The decline in ‘reading for pleasure’
Back in 2016, just 59% of young people professed that they read for pleasure; we probably thought that was our lowest nadir. How wrong we were.
Fast forward to 2023, and it seems the journey into the abyss was incomplete. The Literacy Trust’s recent research places this score at just 44% now, an alarming figure when considering that the study takes into account children from age 8 to 18. A glimmer of light appears when we see that the gender gap has decreased, then one realises that this is simply because girls’ positivity has fallen by 5%. And we can’t honestly celebrate because boys’ attitudes have ‘stood still.’
There are also all the familiar undercurrents of these trends being more pronounced amongst disadvantaged children, with plummeting rates around daily reading, availability of books and encouragement at home.
The Sutton Trust’s recent research focussing on ‘higher attaining’ 17 and 18 year olds also emphasises the importance of parental engagement, teachers as role models and access to technology as playing a crucial role not only in outcomes, but - equally as importantly - young people’s self perception of the quality of their education and life chances. View this alongside the sobering statistic that disadvantaged high attainers achieve around three quarters of a grade less than their more advantaged peers, and the picture becomes even clearer.
Nothing in life is free: our attention is the product
Yes, the Pandemic played a role. We can’t get away from it, but the Pirls study showed, at least in part, that Britain’s young people in their entirety weren’t necessarily disproportionately impacted by it. As far back as 1973, artist Richard Serra mused that ‘if something is free, then you are the product.’ The product is our time, energy and focus. And our young people are most susceptible to the charms of silicon valley engineers.
In the immortal words of John Lennon, “life is what happens to us while we’re busy making other plans.” Pandemics, economic downturns, school funding and the advance of technology literally designed to bleed us dry of our attention is part of life, and sadly, young people - especially disadvantaged young people - are more vulnerable to it.
But we won’t address the issue unless we come to terms with the kind of world our young people are growing up in. Our world of five TV channels. Our world where we all magically played outside until sunset with our peers. Our world with the novelty of digital TV and satellite subscription. Those worlds have come and gone. We’re now into the era of apps and online games that have been designed to drain our attention.
Reframing the issue
So it begs the question: is this a war we can win? We can easily find ourselves in the realms of moral panic. This is why, in and of itself, having a goal of ‘reading for pleasure’ is unhelpful; trying to bottle intrinsic motivation is like trying to nail fog to a wall, so why try?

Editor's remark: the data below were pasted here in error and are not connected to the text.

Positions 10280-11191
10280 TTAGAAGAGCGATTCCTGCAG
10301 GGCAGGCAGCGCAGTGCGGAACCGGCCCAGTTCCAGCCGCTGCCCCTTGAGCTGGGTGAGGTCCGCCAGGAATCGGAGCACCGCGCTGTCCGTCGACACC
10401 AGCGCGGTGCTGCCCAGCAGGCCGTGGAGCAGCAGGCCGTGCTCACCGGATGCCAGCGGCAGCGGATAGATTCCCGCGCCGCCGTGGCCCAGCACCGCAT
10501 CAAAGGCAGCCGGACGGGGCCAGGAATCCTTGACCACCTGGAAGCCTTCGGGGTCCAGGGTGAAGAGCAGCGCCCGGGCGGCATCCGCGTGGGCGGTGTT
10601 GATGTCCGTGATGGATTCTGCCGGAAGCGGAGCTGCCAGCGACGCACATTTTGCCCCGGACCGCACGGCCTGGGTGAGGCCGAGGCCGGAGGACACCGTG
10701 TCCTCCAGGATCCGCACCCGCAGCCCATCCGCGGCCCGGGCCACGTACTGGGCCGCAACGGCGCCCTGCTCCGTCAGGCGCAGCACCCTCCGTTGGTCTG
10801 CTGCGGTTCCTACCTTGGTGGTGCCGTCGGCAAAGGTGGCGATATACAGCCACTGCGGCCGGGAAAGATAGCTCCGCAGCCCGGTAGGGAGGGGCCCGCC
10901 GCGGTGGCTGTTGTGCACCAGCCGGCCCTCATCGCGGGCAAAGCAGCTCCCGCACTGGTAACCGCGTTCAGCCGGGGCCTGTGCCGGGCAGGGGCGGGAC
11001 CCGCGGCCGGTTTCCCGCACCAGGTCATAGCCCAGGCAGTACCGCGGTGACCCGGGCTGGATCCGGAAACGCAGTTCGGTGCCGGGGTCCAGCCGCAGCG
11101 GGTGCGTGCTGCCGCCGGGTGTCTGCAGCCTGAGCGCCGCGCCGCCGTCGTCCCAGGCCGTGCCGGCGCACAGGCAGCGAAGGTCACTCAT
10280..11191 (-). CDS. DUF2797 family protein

Yes, our young people are growing up in a world that offers less organic opportunities to encounter texts. The job of providing the contexts for ‘pleasurable reading’ is tougher than ever.
Johann Hari’s recent work, Stolen Focus, makes for fascinating reading. Most pointedly, he says-
"The truth is that you are living in a system that is pouring acid on your attention every day, and then you are being told to blame yourself and to fiddle with your own habits while the world's attention burns."
So maybe it’s time to frame the debate in a different way. Using constructs of war and victory/loss is unhelpful.
A hopeful future?
Teaching has not stood still in recent years. The profession has admirably embraced research and educational theory around cognitive science, recognising the realities of the mind. We’ve reframed what concepts like ‘direct instruction’ mean, and schools are thinking more purposefully about the sequencing of powerful knowledge so that young people are equipped with what they need to succeed.
Initiatives such as DRET Reads, in which learners are provided with structured, guided reading sessions, have been taken up and used in other settings. It might sound counterintuitive to the notion of ‘reading for pleasure’ but in many cases, how else will some pupils gain the confidence to have a book in their hands whilst developing the stamina to stay with a story that the author can take them on? If we focus solely on promoting reading for pleasure, we risk finding ourselves at the well-worn aphorism known in literacy circles as the ‘Matthew Effect’; fluent readers read more, causing them to become even better readers, while non-fluent readers shy away from reading.
Educational technology also offers us new and exciting solutions to putting relevant knowledge in the hands of the learner, whilst empowering teachers with the knowledge they need to intervene. Bedrock’s own tier 2 vocabulary, tier 3 vocabulary and grammar curricula not only offer a more granular framework for young people to experience ‘powerful knowledge’ in a range of fiction and non-fiction contexts, but it also empowers teachers with the crucial knowledge about where to intervene.
Empowering schools and teachers to make the difference
Yes, the world is more distracted than ever. But education is also smarter than perhaps it has ever been.
It’s time that we embraced this challenge and recognised the role of the teacher as a crucial representative of so many things: a role model, a conduit not only of knowledge, but of powerful knowledge that can give young people the power to shape their own lives.